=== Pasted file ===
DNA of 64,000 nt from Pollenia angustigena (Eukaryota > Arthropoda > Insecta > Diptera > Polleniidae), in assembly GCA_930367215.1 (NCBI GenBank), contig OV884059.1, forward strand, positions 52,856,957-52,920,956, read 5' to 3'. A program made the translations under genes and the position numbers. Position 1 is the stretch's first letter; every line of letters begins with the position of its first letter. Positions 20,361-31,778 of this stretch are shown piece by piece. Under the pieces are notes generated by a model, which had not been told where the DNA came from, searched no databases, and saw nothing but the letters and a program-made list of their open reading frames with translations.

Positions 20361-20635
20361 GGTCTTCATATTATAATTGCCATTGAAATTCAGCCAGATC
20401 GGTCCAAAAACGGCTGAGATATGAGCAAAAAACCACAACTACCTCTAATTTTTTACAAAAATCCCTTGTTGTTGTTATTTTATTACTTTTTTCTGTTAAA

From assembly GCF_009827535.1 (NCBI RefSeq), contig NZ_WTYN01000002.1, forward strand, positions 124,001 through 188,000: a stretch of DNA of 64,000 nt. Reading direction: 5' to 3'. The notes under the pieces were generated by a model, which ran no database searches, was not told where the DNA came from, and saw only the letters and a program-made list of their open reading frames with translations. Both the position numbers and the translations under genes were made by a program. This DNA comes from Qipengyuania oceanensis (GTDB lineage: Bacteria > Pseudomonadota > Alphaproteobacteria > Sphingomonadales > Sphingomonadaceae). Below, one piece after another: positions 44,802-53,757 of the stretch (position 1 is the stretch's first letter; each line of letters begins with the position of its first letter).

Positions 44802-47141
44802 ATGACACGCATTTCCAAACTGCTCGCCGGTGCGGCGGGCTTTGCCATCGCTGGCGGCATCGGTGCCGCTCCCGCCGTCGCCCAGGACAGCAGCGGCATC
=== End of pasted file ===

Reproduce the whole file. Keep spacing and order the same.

DNA of 64,000 nt from Pollenia angustigena (Eukaryota > Arthropoda > Insecta > Diptera > Polleniidae), in assembly GCA_930367215.1 (NCBI GenBank), contig OV884059.1, forward strand, positions 52,856,957-52,920,956, read 5' to 3'. A program made the translations under genes and the position numbers. Position 1 is the stretch's first letter; every line of letters begins with the position of its first letter. Positions 20,361-31,778 of this stretch are shown piece by piece. Under the pieces are notes generated by a model, which had not been told where the DNA came from, searched no databases, and saw nothing but the letters and a program-made list of their open reading frames with translations.

Positions 20361-20635
20361 GGTCTTCATATTATAATTGCCATTGAAATTCAGCCAGATC
20401 GGTCCAAAAACGGCTGAGATATGAGCAAAAAACCACAACTACCTCTAATTTTTTACAAAAATCCCTTGTTGTTGTTATTTTATTACTTTTTTCTGTTAAA

From assembly GCF_009827535.1 (NCBI RefSeq), contig NZ_WTYN01000002.1, forward strand, positions 124,001 through 188,000: a stretch of DNA of 64,000 nt. Reading direction: 5' to 3'. The notes under the pieces were generated by a model, which ran no database searches, was not told where the DNA came from, and saw only the letters and a program-made list of their open reading frames with translations. Both the position numbers and the translations under genes were made by a program. This DNA comes from Qipengyuania oceanensis (GTDB lineage: Bacteria > Pseudomonadota > Alphaproteobacteria > Sphingomonadales > Sphingomonadaceae). Below, one piece after another: positions 44,802-53,757 of the stretch (position 1 is the stretch's first letter; each line of letters begins with the position of its first letter).

Positions 44802-47141
44802 ATGACACGCATTTCCAAACTGCTCGCCGGTGCGGCGGGCTTTGCCATCGCTGGCGGCATCGGTGCCGCTCCCGCCGTCGCCCAGGACAGCAGCGGCATC